RSS also known as rich site summary or real simply syndication, arrived on the scene a number of years ago, but was only recently embraced by webmasters as a means to effectively syndicate content. RSS Feeds provide webmasters and content providers an avenue to provide concise summaries to prospective readers. Thousands of commercial web sites and blogs now publish content summaries in an RSS feed. Each item in the feed typically contains a headline; article summary and link back to the online article.
Benefit to the Webmaster:
As the web has become more crowded webmasters have been striving to provide fresh and up to date content for their website visitors. Many webmasters have discovered they can easily utilize the information in RSS feeds to provide fresh web content.
RSS feeds are composed in XML, which is a very simple markup language. Similar to HTML, XML uses tags to identify fields. Webmasters can easily parse the RSS feed and dynamically create web pages that contain headlines and summaries. The feeds will continuously update, supplying a steady stream of automatically generated fresh content.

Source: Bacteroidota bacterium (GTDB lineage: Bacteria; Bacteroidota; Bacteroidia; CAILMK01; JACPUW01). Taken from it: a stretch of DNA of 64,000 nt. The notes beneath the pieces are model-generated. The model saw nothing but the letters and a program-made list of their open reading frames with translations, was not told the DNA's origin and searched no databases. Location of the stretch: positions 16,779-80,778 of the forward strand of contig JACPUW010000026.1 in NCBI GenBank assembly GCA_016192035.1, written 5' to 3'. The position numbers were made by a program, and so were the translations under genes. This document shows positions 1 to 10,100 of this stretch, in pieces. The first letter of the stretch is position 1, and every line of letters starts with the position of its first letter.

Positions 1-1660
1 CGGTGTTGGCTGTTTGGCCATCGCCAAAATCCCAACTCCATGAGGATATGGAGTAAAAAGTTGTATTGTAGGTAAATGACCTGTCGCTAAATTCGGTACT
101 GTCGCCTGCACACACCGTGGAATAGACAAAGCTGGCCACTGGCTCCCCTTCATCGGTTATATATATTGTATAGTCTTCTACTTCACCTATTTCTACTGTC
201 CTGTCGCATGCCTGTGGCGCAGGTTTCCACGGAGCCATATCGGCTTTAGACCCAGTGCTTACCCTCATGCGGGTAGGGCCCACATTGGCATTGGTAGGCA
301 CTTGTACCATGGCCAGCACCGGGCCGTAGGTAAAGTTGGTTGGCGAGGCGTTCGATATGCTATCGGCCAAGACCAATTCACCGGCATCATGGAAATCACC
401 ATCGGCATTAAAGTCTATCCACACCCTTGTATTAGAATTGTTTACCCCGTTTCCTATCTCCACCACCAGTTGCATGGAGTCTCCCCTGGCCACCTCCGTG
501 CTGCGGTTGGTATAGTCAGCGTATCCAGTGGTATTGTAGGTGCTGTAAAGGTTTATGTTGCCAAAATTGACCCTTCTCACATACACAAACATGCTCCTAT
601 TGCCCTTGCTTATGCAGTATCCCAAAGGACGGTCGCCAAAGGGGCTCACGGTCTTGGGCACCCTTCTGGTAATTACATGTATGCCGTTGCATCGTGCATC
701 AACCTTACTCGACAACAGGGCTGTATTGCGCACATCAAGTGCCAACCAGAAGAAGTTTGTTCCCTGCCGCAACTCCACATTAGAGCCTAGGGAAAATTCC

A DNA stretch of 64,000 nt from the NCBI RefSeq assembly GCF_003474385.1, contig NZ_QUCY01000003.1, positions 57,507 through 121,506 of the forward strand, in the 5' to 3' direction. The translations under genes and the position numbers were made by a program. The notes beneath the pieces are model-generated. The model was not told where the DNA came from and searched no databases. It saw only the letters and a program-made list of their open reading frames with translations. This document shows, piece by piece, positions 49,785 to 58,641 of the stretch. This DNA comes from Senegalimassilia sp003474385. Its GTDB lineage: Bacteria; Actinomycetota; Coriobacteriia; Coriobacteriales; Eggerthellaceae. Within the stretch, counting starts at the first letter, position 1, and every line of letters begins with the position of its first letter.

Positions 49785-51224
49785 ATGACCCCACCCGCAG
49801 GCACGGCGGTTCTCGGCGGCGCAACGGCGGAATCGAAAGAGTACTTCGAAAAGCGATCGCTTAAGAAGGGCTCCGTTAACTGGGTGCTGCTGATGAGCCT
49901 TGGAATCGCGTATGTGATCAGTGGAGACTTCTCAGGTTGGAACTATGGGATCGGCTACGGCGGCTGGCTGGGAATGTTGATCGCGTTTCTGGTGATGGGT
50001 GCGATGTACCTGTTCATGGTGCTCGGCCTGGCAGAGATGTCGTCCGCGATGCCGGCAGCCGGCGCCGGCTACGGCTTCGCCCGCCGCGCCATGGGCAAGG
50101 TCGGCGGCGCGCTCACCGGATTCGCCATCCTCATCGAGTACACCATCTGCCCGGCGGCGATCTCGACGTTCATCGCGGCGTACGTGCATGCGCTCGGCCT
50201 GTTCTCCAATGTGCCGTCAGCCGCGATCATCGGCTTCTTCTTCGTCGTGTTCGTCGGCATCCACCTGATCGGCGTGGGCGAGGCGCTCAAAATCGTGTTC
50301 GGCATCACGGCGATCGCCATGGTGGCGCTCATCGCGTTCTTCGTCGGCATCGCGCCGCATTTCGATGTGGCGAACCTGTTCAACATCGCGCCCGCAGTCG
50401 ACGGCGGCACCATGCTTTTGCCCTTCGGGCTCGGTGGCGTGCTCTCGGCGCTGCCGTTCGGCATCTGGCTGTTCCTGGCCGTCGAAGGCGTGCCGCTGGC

RSS allows webmasters to:
1.) Provide fresh and relevant content on their website, which encourages users to return.
2.) Constantly changing content means that search engine spiders will visit more frequently.
3.) Automate content delivery.
The benefits of RSS feeds are not limited to webmasters, surfers too benefit from the technology as well.
Benefit to Web Surfers:
The beauty of RSS is that readers can quickly scan headlines (titles) and read articles of interest. Because the information is condensed and provided in a single location users can generally review more information in a shorter time frame. Additional information is only a click away. Best of all readers choose the feeds they wish to see, there is no spam with RSS. If you are not completely thrilled with the content appearing in a feed simply remove it from the newsreader. The technology is a pull technology rather than push technology, meaning the content is not forced on the consumers, who pull the content they want to see.
RSS allows for users to:
1.) Easily locate information.
2.) Read condensced information or ‘soundbytes’ with clearly marked and dated topic material.
3.) Classify and categorize information in an easy to navigate manner.
4.) Maximize their time without having to deal with spam.
RSS feeds can be viewed in a news aggregator or reader, which constantly updates and shows unread feeds. I found the functionality of the newsreaders to be similar to a simple email client. Consumers generally enter the URL of any RSS feeds that interest them. Topics with a common theme can be segregated into related groups.